A Row of Novices

There is something about monks that makes them very photogenic.  Perhaps it is the bright saffron robes, a brilliant color that creates notable contrast in photos.  Perhaps it is the pared-down simplicity of their person: no hair, no eyebrows, nothing but their robes and an alms bowl.  Perhaps it is the beauty of and image repeated, when you see a row of monks.  Whatever it is, I’m not the first photographer in Southeast Asia to notice that almost anytime you have a monk in a scene, there’s the opportunity for an interesting photo.

Last week while walking to the Skytrain station in the front of my alley, I passed a less-common sight: a row of novice monks collecting alms without any adult supervision. 


There were nine of them – an auspicious number – along with a tenth who was armed with a megaphone and was announcing their presence.  Unfortunately, I didn’t understand exactly what was happening.  Normally you can find a few monks from the local temple on the next corner up, right at the Thong Lo fresh market.  They are there every morning and the locals, mostly the housewives and housekeepers who are shopping for the day’s ingredients, will make offerings to the monks.

It was unusual to see a who group of novices actually walking the street, so I imagine perhaps they are part of a group that will be entering the monastic life and this is part of their training.  Just a guess, though.

Just a note for when you travel in Southeast Asia: Buddhist monks (at least the Theravada variety who wear these saffron robes) do not accept monetary alms directly as they are forbidden to by the Buddha’s teachings.  Offerings are made of food, robes, candles, toiletries, etc.  Monetary donations are made directly to the temples where they are handled by lay members.  In my travels to Hong Kong and Singapore I have seen “monks” on the street soliciting cash donations.  It is likely they are not legitimate.


0 thoughts on “A Row of Novices

  1. Yeah, those fake monks really bug me! A lot of foreigners don’t know that monks are not allowed to “ask” for money or anything. The most they can do is just stand there and wait. There were a few of them a few years ago in Central coming up to foreigners, asking for money. My brother in law almost fell for it until we quickly stopped him, explained what was wrong with that picture and told the cop nearby about the faker.

  2. They are so cute!  Wonder if Tawn ever shaved his head? It is hard for me to imagine, lol.   Thai monk seems to be a transitional custom, while other places it is life-long.  I guess there are thai monk who are life-long devotion? 

  3. Such a cute sight! So, are you the ‘housewife’ shopping for grocery early in that morning? ^0^I did my share of giving alms in Luang Prabang, it was quite a sight too. But that was around six in the morning.

  4.  “In my travels to Hong Kong and Singapore I have seen “monks” on the street soliciting cash donations.  It is likely they are not legitimate.”Those “monks” you saw in Hong Kong were con man. Don’t give them money.

  5. @stevew918 –  There are many men who enter the monkhood for the remainder of their lives and there are many others who are there for only a period of their life. It is custom, though, that Thai men enter the monastery for a week or so sometime before they get married. While Tawn hasn’t entered for that long, he has been ordained as a novice for one day. See this entry for more information.@CurryPuffy –  They get up early. Best time to see them is when you are jet-lagged in the first day or two after arriving. That way you are already awake early. Bangkok is a great city early in the morning.@choyshinglin –  They sure are!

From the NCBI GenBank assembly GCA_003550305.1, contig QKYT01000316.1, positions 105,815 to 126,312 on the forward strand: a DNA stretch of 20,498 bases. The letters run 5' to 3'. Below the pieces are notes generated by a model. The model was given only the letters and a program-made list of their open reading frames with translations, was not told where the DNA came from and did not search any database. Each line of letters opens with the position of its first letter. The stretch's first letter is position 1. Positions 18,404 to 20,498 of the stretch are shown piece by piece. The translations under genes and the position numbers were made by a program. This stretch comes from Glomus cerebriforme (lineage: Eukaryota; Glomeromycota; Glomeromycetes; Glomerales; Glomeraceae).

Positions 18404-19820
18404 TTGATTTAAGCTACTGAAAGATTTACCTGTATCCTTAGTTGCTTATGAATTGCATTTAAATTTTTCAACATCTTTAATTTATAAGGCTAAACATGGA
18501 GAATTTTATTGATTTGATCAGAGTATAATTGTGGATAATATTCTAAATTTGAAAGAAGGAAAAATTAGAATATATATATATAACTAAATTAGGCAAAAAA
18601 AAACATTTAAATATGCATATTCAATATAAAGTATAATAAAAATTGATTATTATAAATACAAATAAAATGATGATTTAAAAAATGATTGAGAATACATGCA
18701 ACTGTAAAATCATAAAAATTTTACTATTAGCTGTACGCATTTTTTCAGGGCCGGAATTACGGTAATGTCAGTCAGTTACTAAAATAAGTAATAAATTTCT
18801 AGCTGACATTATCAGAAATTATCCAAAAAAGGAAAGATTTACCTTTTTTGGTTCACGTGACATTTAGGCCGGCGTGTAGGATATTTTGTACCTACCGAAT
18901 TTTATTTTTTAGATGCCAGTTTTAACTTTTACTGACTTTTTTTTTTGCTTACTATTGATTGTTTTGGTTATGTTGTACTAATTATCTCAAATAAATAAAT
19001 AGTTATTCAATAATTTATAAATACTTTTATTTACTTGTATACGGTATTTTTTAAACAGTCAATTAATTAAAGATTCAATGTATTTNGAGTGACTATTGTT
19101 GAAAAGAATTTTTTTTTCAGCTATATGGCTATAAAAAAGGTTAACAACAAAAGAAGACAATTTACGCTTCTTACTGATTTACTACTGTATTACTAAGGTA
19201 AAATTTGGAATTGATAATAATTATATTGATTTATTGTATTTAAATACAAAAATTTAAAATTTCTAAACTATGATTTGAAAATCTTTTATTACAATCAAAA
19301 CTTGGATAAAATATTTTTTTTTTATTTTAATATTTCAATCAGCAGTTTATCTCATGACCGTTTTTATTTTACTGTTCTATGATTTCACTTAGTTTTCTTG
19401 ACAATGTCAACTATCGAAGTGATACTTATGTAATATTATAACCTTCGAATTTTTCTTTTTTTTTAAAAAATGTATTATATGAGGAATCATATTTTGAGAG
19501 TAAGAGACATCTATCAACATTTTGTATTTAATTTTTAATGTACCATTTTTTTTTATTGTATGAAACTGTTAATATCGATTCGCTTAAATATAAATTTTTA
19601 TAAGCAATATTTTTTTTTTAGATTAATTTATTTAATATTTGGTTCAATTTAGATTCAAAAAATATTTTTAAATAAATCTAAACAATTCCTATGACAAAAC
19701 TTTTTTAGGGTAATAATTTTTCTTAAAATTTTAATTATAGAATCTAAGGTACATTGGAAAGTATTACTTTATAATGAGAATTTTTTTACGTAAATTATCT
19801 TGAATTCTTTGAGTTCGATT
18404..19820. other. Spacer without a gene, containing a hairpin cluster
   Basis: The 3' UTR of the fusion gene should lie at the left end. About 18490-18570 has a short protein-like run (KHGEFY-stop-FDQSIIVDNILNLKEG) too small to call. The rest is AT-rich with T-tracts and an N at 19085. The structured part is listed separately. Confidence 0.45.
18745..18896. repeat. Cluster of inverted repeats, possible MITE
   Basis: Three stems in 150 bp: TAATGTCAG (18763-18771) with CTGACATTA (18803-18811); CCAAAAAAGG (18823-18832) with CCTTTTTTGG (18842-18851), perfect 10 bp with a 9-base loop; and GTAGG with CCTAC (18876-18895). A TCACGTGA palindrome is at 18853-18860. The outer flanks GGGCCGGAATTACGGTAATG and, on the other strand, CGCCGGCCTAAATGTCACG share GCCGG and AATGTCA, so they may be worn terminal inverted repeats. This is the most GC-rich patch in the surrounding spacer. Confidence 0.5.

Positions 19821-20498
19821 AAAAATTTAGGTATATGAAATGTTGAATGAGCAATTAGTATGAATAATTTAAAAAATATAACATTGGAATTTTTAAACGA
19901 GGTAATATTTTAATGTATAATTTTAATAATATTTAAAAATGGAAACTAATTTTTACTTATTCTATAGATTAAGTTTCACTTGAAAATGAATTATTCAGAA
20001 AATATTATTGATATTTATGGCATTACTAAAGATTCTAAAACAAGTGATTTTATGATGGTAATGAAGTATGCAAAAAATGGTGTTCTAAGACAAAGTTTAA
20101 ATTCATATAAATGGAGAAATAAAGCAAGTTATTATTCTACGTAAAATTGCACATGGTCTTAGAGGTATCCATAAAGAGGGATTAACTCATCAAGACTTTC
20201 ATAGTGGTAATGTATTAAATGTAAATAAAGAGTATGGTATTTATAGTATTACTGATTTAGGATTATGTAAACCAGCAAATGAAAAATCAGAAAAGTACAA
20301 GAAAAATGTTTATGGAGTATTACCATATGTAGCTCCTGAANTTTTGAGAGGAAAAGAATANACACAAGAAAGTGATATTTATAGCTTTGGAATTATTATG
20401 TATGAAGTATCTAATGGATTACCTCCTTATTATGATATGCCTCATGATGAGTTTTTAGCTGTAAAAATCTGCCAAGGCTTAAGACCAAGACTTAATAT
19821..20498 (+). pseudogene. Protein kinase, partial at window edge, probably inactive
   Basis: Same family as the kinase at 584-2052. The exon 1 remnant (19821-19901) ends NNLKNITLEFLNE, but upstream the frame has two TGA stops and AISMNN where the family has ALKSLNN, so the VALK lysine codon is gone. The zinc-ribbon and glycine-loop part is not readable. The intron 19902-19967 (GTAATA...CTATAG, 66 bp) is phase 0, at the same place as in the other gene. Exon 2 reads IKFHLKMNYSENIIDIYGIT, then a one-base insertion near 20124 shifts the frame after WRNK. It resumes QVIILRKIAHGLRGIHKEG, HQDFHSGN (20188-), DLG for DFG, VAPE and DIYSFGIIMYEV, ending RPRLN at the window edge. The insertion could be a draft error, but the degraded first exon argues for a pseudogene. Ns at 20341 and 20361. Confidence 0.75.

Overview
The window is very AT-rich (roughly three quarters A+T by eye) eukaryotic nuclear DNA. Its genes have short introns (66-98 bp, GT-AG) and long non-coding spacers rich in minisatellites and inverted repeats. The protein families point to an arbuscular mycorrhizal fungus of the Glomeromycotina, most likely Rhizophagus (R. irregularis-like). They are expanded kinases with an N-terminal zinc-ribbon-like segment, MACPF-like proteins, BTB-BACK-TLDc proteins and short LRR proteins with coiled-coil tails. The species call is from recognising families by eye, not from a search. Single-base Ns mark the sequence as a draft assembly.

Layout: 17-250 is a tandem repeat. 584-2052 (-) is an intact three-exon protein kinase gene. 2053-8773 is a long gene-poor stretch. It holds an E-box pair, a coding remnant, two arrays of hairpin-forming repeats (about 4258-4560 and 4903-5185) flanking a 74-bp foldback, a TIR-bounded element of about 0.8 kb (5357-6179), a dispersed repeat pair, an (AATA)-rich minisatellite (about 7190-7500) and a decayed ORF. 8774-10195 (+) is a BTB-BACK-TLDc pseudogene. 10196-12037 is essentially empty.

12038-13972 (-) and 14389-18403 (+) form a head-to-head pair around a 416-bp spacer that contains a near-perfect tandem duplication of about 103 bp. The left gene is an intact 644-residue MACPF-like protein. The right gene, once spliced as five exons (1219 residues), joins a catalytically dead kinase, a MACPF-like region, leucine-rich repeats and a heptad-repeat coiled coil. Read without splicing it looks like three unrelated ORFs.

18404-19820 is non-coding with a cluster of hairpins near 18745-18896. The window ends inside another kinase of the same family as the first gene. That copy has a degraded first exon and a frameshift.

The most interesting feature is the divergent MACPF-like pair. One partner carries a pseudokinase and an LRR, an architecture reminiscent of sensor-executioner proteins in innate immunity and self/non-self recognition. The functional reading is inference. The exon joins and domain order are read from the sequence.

6. Oh wow. This was informative. Good to keep in mind for when I travel to SE Asia that real monks do not and will not ask for money! Was this taken in Thailand, or Laos? Because I think they have a similar monk procession in Laos.

  7. @ElusiveWords –  I was thinking about that, too, and realized that while the pavement is uneven in a lot of places, I rarely see broken glass or other dangerous debris in Bangkok. There is a lot of sweeping going on, maybe because people know the monks come by every day.@Roadlesstaken –  Pretty much. I don’t know if they were actually unhappy, I guess you are supposed to be sort of detached and neither overly happy or overly unhappy. But, then, these are novices so maybe they just wanted to be back at their parents’ playing Nintendo.@Fatcat723 –  Maybe they were on their way to Disney World? Ha ha!@yang1815 –  Correct, all facial/head hair is shaved so no eyebrows, mustaches, etc. You can tell if a guy has recently been in the monkhood if he is missing his eyebrows and his hair is still very short.@Southeast_Beauty –  This picture was taken in Bangkok, Thailand. Laos, Burma, Sri Lanka, and Cambodia have similar monks.@AppsScraps –  But, you will notice, there is an absence of high heels on the runway this year. Tres chic!

  8. Chris, those monks you saw in Singapore are definitely not legitimate. We call them  monks in disguise. They are not real monks. Some chief monks came out to clarify that. But there are still many gullible people around who would give cash to these fake monks’ begging.

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